Jake Humphrey Did a great job at presenting I think, a lot better than I was expecting. It’s fun to see the sparks flying between DC and Eddie Jordan too, although I think EJ probably isn’t quite a good an interviewer as he thinks he is.
    It’s great to hear Ted and Martin again too, it’s nice to hear the familiar old stoic voices.

  89. Ross Petev says:

    I second this .. He’s already on my nerves that Legard, apart from that I enjoy it, and having E. Jordan and DC in the team is a good thing

  90. Stephen Kellett says:

    Legard didn’t even manage to introduce the programme properly. He said something like “Formula £%%£%$£… pause Formula One”. Completely flubbed his line.

    It was weird not hearing James’ voice. I only saw the repeat (too tired to get up for the real time showing) – kept getting references to “Ted” in the pits, but never saw him. Is that Ted Kravitz?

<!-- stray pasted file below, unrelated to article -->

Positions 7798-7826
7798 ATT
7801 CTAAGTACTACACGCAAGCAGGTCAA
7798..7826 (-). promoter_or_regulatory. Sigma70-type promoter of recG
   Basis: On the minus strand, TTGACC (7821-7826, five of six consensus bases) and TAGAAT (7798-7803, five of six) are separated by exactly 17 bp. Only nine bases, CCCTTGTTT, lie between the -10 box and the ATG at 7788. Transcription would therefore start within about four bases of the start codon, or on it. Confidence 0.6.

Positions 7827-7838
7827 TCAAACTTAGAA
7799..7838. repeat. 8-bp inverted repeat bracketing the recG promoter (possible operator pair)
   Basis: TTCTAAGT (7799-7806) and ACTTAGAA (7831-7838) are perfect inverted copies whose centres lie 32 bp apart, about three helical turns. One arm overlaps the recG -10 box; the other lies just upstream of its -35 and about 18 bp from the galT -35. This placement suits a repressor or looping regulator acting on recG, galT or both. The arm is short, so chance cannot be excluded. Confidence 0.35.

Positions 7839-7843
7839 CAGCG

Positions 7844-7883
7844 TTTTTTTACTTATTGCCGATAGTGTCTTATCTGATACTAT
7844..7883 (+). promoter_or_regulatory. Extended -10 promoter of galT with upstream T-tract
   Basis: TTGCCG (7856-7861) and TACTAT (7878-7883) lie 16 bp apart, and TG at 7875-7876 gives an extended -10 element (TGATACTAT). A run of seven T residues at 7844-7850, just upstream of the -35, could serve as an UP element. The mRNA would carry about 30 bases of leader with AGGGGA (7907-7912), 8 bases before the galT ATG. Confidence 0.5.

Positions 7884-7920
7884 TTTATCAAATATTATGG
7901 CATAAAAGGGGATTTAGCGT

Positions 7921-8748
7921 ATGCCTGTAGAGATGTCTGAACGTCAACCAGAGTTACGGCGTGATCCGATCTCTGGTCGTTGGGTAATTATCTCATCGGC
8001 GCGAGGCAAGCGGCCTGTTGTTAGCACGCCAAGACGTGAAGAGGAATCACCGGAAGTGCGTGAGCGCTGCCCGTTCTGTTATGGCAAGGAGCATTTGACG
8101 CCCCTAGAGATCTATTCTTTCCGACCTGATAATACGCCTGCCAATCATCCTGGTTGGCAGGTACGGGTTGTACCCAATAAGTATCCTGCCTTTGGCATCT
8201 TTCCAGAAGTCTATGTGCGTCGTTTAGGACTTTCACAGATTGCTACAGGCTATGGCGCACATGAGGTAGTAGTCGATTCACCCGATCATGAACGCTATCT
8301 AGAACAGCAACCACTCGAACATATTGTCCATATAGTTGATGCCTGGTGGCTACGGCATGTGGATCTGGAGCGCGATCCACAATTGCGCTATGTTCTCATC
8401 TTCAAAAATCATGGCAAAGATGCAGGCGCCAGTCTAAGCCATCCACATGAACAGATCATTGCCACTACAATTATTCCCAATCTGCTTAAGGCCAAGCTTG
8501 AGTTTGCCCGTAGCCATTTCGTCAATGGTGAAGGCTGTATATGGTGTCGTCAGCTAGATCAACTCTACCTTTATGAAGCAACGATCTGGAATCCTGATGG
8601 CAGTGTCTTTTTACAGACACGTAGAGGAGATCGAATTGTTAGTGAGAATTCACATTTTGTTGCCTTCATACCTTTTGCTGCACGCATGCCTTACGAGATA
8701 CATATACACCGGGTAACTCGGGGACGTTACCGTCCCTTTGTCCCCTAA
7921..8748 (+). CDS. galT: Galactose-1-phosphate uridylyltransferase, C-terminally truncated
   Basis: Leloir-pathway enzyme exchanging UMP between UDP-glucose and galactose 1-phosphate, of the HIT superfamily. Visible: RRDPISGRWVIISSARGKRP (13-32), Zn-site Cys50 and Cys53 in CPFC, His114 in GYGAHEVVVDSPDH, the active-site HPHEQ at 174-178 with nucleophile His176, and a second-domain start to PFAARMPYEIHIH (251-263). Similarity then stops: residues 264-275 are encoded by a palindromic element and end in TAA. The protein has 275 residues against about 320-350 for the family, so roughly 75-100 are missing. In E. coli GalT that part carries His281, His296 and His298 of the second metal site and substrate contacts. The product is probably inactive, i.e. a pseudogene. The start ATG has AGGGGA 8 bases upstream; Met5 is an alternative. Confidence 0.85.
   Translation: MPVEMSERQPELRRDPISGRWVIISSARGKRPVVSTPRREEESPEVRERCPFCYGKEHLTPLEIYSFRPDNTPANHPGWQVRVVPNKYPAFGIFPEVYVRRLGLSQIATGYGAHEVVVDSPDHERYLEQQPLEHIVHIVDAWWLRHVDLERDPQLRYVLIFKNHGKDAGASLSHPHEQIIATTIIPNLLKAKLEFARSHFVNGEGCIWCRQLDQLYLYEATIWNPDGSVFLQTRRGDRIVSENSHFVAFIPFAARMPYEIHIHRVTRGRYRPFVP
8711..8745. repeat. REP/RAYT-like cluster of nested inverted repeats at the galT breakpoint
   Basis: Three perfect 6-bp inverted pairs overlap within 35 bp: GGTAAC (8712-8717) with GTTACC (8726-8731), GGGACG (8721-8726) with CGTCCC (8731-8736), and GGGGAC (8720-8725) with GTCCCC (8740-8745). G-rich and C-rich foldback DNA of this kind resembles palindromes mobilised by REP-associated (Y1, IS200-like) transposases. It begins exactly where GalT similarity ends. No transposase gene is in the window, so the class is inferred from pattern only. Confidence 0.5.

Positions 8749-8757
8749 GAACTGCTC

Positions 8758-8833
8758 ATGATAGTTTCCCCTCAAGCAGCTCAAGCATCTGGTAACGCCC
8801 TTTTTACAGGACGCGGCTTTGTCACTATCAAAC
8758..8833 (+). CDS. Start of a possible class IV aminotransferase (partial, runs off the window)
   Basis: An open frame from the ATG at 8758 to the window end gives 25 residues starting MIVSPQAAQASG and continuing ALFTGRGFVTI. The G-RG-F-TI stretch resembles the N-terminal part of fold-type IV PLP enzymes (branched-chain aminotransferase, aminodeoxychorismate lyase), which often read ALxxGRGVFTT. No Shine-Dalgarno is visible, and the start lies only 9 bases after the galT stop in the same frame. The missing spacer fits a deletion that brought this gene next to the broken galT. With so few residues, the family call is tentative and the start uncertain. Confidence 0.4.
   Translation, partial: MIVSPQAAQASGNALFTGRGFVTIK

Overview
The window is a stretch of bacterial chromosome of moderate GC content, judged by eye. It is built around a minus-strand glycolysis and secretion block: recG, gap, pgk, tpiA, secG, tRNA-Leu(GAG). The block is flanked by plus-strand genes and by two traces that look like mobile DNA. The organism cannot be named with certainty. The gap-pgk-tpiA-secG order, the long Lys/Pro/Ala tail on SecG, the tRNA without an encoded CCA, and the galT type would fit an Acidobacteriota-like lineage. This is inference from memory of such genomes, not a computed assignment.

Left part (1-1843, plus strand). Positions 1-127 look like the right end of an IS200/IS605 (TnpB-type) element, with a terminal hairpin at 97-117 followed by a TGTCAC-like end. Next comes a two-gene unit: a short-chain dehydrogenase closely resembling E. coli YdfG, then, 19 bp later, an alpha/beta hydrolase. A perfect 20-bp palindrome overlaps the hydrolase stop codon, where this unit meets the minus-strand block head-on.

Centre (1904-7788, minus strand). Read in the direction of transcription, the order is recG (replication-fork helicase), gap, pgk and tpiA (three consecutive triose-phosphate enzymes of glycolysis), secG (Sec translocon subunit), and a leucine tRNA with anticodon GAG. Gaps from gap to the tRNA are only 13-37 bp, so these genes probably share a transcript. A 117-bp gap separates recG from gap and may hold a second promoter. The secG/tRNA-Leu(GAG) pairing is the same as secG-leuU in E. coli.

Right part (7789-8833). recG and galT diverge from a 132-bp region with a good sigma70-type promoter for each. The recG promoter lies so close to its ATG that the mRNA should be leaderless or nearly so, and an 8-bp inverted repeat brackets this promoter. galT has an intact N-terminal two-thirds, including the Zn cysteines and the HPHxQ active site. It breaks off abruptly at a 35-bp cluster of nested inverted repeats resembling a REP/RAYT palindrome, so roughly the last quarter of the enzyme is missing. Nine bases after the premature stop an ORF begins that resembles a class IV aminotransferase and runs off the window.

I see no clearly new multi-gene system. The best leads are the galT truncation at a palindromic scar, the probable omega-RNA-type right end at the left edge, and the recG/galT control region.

91. Arnet says:

    Agreed. This isn’t a day at the horse races, this is F1. Legard needs to take a pill and let Martin take the lead.

  92. DanB says:

    Absolutely agree about Anthony Davidson on Radio 5 Live commentary, I thought he was excellent. Personally, I’d promote Martin Brundle to lead commentator and bring in Davidson as his co-commentator.

  93. zdzisio says:

    I think it is pretty obvious that Kubica with his 45 kgs of fuel is planning first stint on softs – this tires do not last long and since you have to do them anyway it is not unresonable to go light in the quali. Of course it is always better to finish on softs ’cause the track has more rubber on then, but since the difference between the compounds is pretty big he might have a (slight) chance on caching the Browns.